Christmas Tree Skirt 2014
Quilt #141 on the 200 Quilts List
(Post updated August 2019)
Here I laid out the old Christmas Tree Skirt on top of the new one; it was made in the early 1970s out of pre-quilted fabric with a tricot backing, and homemade bias tape.
I was inspired by Betty’s skirt that she made last year, as well as others. The original inspiration was a tree skirt from Fat Quarterly 2013, but since I didn’t have a pattern and it was all proportional squares, triangles and rectangles, I just started cutting. Here I’ve laid an embroidery hoop so I could judge how the center circle would look. It took me about two days to get all the houses and trees arranged, partly because I wanted to use my stash and it that necessitated some color and value balancing. I have a piece of fabric from my first quilt in here, as well as some scraps from dirndls made from German fabric (which I love). I even have scraps of fabric from cotton I’d purchased in Rome, Italy some 14 years ago, as well as some Japanese fabrics, also purchased on a trip. Build your stash, everyone. It’s a fun place to visit.
UPDATE 2019, BASIC DIMENSIONS:
Fuse a series of fun fabrics to Steam a Seam II. I cut everything a bit larger, then trimmed to make sure the fusing covered the back completely.
- Basic skirt circle: 52″ diameter (piece some white cotton fabric to allow for this dimension of circle)
- Center hole is a traced 6″ circle embroidery hoop.
- Tall Skinny House: 9″ tall by 3.5″ wide
- Pointed triangle roof is 6.6″ wide and 4.5″ high. Follow the basic directions for tall Christmas Trees to cut yourself a wonky triangle.
- Two-story house, short: 7″ tall by 6″ wide
- Two-story house, taller: 9″ tall by 7″ wide
- Trapezoidal Roof measures 8″ across the bottom, 3″ across the top and is 3″ high. So, cut a rectangle 8″ by 3″ and fold in half. From the outside lower corner, draw a line so it ends 1.5″ from the fold. Cut that section off and you’ll have the roof.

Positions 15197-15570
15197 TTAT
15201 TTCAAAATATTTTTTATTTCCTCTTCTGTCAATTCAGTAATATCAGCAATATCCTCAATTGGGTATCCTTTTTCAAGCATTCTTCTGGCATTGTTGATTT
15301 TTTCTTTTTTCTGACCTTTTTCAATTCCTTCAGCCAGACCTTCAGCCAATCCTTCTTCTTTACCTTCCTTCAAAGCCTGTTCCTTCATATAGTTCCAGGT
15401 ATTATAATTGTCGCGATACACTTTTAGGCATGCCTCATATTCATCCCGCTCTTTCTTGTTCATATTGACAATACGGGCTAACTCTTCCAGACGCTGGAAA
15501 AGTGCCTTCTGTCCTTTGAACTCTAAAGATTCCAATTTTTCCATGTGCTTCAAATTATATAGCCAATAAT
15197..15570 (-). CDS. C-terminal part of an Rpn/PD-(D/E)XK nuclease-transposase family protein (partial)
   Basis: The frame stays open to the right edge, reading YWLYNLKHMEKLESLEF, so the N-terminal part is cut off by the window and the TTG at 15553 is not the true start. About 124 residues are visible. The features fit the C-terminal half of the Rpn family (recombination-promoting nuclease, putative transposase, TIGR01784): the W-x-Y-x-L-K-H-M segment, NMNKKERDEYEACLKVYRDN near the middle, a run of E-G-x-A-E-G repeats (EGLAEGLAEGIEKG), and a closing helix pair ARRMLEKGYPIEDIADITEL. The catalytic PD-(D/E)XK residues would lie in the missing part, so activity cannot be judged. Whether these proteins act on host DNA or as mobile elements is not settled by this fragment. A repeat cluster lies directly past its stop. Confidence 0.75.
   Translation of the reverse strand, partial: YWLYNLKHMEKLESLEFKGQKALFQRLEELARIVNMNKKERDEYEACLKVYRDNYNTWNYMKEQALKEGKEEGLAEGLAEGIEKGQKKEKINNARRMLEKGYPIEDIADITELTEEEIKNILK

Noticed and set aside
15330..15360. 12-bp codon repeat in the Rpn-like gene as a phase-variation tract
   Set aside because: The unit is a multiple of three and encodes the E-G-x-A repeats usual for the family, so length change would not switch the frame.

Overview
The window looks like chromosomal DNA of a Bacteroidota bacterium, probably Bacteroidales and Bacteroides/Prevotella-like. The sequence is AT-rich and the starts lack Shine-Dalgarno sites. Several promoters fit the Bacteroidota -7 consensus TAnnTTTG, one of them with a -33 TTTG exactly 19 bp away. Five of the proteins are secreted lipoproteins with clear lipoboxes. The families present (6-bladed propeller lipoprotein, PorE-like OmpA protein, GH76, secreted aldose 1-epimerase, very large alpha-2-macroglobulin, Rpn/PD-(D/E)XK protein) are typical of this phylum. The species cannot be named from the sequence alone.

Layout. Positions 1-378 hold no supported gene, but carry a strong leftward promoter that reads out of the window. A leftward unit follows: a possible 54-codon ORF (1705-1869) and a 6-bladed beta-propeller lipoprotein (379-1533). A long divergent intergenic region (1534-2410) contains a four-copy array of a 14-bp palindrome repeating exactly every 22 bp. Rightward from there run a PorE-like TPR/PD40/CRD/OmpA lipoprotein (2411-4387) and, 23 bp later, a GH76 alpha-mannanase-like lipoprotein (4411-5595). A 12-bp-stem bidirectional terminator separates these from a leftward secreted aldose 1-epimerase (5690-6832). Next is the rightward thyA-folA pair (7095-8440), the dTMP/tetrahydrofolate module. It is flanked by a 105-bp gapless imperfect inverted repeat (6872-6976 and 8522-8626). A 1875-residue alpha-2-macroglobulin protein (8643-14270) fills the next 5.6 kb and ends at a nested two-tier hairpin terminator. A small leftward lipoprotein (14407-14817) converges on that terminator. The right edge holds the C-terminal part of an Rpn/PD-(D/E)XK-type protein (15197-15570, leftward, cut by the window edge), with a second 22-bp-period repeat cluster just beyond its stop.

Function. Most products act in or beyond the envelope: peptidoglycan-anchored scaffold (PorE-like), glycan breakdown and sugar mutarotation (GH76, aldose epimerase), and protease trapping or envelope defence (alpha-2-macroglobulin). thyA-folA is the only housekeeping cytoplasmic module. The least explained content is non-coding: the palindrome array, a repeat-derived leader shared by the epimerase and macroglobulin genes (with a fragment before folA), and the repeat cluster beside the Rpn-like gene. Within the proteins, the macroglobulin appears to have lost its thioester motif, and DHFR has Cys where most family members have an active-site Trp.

- Pointed Roof for two-story house measures 7″ wide by 4″ tall.
- Tall Christmas Trees: Cut a rectangle 7″ tall by 4″ wide. Fold in half lengthwise, and cut from lower outside corner to the center fold at the top, making a Christmas Tree shape.
- Medium Christmas Trees: 6″ tall by 4.5″ wide (cut as above)
- Stacked Christmas Trees are formed the same, but the dimensions are 3.5″ tall and 3″ wide.
- Christmas Tree Trunks are 3.5″ tall by 1″ wide…but some are shorter (like 1.5″ tall). Cut them to your liking.
- Wonky-cut stars (Do a search for a 2″ pattern online; trace the outlines onto fused fabric, then cut). —-> Or use this one: 5-sided-stars <——
Use my photograph at the top of this post to plan and map our your pieces, but cut some different dimensions if that’s what you like (like making a shorter, skinny house).
WARNING: Prewash your reds!!! I did them once with Dye Catcher Sheets. I should have done it three times, so my tree skirt suffered. We still use the tree skirt, as the discoloration is up near the binding in the center circle, but I wish I’d washed them more than once. Now we call it Christmas Tree Skirt at Sunset.
I thought I’d use a large red/white dot for the binding, but when I cut it on the bias, I got this effect. So I went with a narrower stripe than the one shown, cutting it on the bias so it would go around the curves. I pieced it, then folded it in half, then sewed it to the back and topstitched it to the front. A trick I learned in Clothing and Textiles in college was to press a curve into the bias tape. It went on like a charm.
In working on this, I zipped through two books and am in the middle of one more. The two I couldn’t wait to listen to were both Inspector Gamache mysteries, set in Canada. One was titled Still Life and the other was titled A Fatal Grace, both by Louise Penny. And I’m halfway through The Snow Child by Eowyn Ivey. Fitting, isn’t it?
Bobbin Statistic: 5 (in other words, how many bobbins it took to get this thing quilted)
Quilting: First I stitched through the quilt sandwich on the raw-edges of all the house and tree shapes, letting it be slightly wonky as I went. Then the top-stitching on the stars. I switched to white thread and did a loose, large meandering quilting around all the shapes.